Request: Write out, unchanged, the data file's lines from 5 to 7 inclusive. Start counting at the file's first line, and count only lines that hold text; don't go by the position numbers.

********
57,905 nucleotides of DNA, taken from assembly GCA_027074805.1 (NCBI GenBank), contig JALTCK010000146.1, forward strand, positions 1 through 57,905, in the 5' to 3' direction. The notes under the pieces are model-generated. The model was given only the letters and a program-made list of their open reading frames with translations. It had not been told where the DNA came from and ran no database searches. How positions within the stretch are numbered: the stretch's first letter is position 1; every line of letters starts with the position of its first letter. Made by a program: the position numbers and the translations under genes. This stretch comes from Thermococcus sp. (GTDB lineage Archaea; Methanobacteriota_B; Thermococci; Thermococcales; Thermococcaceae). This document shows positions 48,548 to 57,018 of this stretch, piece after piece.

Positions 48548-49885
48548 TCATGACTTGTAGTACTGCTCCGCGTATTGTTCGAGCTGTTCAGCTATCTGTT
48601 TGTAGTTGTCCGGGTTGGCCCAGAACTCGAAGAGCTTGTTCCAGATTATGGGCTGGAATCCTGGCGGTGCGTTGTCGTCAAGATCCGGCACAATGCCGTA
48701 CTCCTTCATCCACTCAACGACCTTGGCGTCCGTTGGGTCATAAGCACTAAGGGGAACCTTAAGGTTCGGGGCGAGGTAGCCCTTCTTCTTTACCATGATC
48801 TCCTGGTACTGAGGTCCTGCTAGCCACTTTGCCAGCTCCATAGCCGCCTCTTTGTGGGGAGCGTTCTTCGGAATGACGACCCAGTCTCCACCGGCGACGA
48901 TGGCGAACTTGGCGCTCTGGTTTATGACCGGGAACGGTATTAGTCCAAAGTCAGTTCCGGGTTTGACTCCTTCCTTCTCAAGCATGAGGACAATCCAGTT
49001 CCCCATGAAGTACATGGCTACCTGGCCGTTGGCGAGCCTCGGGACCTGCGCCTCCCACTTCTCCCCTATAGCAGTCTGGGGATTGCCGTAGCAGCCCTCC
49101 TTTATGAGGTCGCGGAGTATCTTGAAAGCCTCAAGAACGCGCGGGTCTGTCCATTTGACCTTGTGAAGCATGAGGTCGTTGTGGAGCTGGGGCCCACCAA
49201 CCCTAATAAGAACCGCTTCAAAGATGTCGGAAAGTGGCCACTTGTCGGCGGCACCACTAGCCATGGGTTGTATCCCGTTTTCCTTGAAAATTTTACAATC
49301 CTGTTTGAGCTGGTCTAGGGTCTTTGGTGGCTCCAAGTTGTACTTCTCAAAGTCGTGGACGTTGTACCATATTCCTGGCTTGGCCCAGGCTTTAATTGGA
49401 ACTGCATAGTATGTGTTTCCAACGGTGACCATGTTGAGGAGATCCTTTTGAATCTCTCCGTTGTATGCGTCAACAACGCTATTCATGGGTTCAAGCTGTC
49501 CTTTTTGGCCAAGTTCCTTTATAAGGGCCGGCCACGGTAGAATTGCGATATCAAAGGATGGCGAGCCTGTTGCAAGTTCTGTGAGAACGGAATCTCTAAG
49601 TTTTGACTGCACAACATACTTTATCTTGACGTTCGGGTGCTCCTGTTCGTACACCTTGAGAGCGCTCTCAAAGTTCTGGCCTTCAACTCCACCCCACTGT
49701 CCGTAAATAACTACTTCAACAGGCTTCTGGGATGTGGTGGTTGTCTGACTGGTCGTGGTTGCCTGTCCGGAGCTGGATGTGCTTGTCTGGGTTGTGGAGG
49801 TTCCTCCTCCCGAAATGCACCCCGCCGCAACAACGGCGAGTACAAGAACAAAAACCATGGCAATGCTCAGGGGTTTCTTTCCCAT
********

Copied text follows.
48701 CTCCTTCATCCACTCAACGACCTTGGCGTCCGTTGGGTCATAAGCACTAAGGGGAACCTTAAGGTTCGGGGCGAGGTAGCCCTTCTTCTTTACCATGATC
48801 TCCTGGTACTGAGGTCCTGCTAGCCACTTTGCCAGCTCCATAGCCGCCTCTTTGTGGGGAGCGTTCTTCGGAATGACGACCCAGTCTCCACCGGCGACGA
48901 TGGCGAACTTGGCGCTCTGGTTTATGACCGGGAACGGTATTAGTCCAAAGTCAGTTCCGGGTTTGACTCCTTCCTTCTCAAGCATGAGGACAATCCAGTT